The Capercaillie (Burridge)
Scottish Country Dance InstructionCAPERCAILLIE (R5x32) 5C set Sue Burridge Ness House 2
1- 8 2s dance up between 1s and cast to 2nd place in centre facing down with nearer hands joined while 4s dance down between 5s and cast up to 4th place in the centre facing up with nearer hands joined, 2s+3s+4s 6H round (3s end on sides with 2s and 4s facing up/down)
9-16 2s+4s advance, turning to face ends dance up/down between end couples and turn them with nearer hand back to original places
17-24 2s Fig of 8 round 1s while 4s Fig of 8 round 5s to end with 2s and 4s facing 1s and 3s
25-32 1s+2s also 3s+4s set and ½ turn 2H ending with 1s and 3s facing 4s and 5s, 1s+4s also 3s+5s set and ½ turn 2H. 24153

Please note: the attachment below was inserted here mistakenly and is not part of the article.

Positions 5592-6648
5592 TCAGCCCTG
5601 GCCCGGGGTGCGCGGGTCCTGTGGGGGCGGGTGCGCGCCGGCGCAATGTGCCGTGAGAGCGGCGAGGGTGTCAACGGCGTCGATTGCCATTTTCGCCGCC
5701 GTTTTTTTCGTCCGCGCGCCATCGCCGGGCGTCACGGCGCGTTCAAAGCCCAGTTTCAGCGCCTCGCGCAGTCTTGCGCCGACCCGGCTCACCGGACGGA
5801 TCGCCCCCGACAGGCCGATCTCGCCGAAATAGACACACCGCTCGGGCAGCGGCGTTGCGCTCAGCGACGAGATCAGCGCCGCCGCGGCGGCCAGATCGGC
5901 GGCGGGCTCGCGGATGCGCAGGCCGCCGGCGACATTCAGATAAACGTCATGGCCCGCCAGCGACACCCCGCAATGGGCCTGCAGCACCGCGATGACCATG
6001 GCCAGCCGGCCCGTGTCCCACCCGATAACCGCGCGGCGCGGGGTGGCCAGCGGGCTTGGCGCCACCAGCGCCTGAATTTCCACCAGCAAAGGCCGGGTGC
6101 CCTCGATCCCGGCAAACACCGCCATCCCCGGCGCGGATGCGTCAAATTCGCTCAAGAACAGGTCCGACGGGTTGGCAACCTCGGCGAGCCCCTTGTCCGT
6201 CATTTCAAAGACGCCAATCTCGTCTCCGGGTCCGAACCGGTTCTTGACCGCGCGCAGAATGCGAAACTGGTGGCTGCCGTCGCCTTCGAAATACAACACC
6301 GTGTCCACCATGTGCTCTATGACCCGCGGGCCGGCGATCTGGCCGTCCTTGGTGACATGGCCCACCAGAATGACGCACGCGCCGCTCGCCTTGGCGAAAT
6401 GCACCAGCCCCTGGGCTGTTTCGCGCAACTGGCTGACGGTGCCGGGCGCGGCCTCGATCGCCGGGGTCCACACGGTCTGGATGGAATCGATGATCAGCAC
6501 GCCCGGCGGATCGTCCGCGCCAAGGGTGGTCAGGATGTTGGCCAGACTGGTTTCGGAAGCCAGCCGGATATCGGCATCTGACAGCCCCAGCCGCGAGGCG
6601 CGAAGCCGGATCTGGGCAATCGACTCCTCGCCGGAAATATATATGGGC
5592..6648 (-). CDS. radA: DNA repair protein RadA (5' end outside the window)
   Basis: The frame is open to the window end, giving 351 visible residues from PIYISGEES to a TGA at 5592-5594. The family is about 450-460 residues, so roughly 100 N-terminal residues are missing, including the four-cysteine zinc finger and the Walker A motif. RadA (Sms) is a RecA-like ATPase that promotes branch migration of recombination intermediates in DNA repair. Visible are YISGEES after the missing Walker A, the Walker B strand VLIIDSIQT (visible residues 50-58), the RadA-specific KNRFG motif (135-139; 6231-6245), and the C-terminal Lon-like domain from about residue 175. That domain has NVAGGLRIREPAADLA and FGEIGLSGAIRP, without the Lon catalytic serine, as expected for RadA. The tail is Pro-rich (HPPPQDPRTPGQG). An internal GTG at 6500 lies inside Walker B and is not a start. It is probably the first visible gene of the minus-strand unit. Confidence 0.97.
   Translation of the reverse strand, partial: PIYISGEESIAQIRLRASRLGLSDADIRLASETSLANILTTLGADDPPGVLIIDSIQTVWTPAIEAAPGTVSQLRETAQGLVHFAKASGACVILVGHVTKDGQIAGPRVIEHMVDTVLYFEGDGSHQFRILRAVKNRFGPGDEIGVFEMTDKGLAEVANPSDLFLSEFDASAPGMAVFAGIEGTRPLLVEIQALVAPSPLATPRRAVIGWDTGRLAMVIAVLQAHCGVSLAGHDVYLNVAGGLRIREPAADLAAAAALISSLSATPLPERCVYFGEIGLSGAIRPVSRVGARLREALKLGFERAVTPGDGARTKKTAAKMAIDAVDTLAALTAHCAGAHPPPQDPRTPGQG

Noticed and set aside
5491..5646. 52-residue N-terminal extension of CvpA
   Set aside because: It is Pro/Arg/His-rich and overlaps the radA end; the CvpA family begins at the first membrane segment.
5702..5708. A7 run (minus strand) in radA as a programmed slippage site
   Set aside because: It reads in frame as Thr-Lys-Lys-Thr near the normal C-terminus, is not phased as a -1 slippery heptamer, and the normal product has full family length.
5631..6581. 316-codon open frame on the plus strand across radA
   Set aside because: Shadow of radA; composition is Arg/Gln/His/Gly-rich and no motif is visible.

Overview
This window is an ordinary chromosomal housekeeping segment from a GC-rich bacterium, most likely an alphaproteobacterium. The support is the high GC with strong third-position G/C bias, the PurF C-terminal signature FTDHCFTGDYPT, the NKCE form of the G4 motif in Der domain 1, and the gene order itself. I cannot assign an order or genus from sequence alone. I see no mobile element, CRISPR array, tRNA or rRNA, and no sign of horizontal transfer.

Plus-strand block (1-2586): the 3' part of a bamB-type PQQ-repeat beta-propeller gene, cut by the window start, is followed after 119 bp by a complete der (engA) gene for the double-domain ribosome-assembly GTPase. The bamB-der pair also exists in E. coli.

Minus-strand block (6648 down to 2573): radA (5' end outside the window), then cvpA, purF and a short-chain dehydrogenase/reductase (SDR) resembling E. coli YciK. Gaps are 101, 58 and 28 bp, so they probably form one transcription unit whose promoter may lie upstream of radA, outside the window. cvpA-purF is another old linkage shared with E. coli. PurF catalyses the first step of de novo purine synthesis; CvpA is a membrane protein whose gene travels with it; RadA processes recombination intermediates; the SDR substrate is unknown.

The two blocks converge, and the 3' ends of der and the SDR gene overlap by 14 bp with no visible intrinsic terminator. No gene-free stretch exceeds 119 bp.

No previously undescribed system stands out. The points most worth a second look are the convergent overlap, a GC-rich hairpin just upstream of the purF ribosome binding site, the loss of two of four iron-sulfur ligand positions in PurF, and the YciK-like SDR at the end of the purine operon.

(MINICRIB. Dance crib compiled by Charles Upton, Deeside Caledonian Society, and his successors)
Keith Rose's Crib Diagrams
Dance InformationAlso see the dance The Capercaillie (Priddey) by Barry Priddey.
The Capercaillie is the national bird of Scotland.
Also known as the Wood Grouse or Heather Cock, The Capercaillie (Tetrao urogallus) is the largest of the grouse family and was exterminated in Scotland between 1770-1785. It was reintroduced during the nineteenth century but it is still at great risk.
In Scotland, the population has declined greatly since the 1960s because of deer fencing, predation and lack of suitable habitat (Caledonian Forest). The population plummeted from a high of 10,000 pairs in the 1960s to less than 1000 birds in 1999. It was even named as the bird most likely to become extinct in the UK by 2015. However, due to the hard work of the RSPB and other organisations it may now be making a modest recovery.
Also spelt Capercailzie, this species' name is derived from the Gaelic "capull coille", meaning "horse of the woods". Understandably so, as males can weigh in at 7.2 kg. (15 lbs), up to 1.2 m (46 inches) in length with a similar wingspan.
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Text from this original Capercaillie article on Wikipedia.
Image copyright Richard Bartz.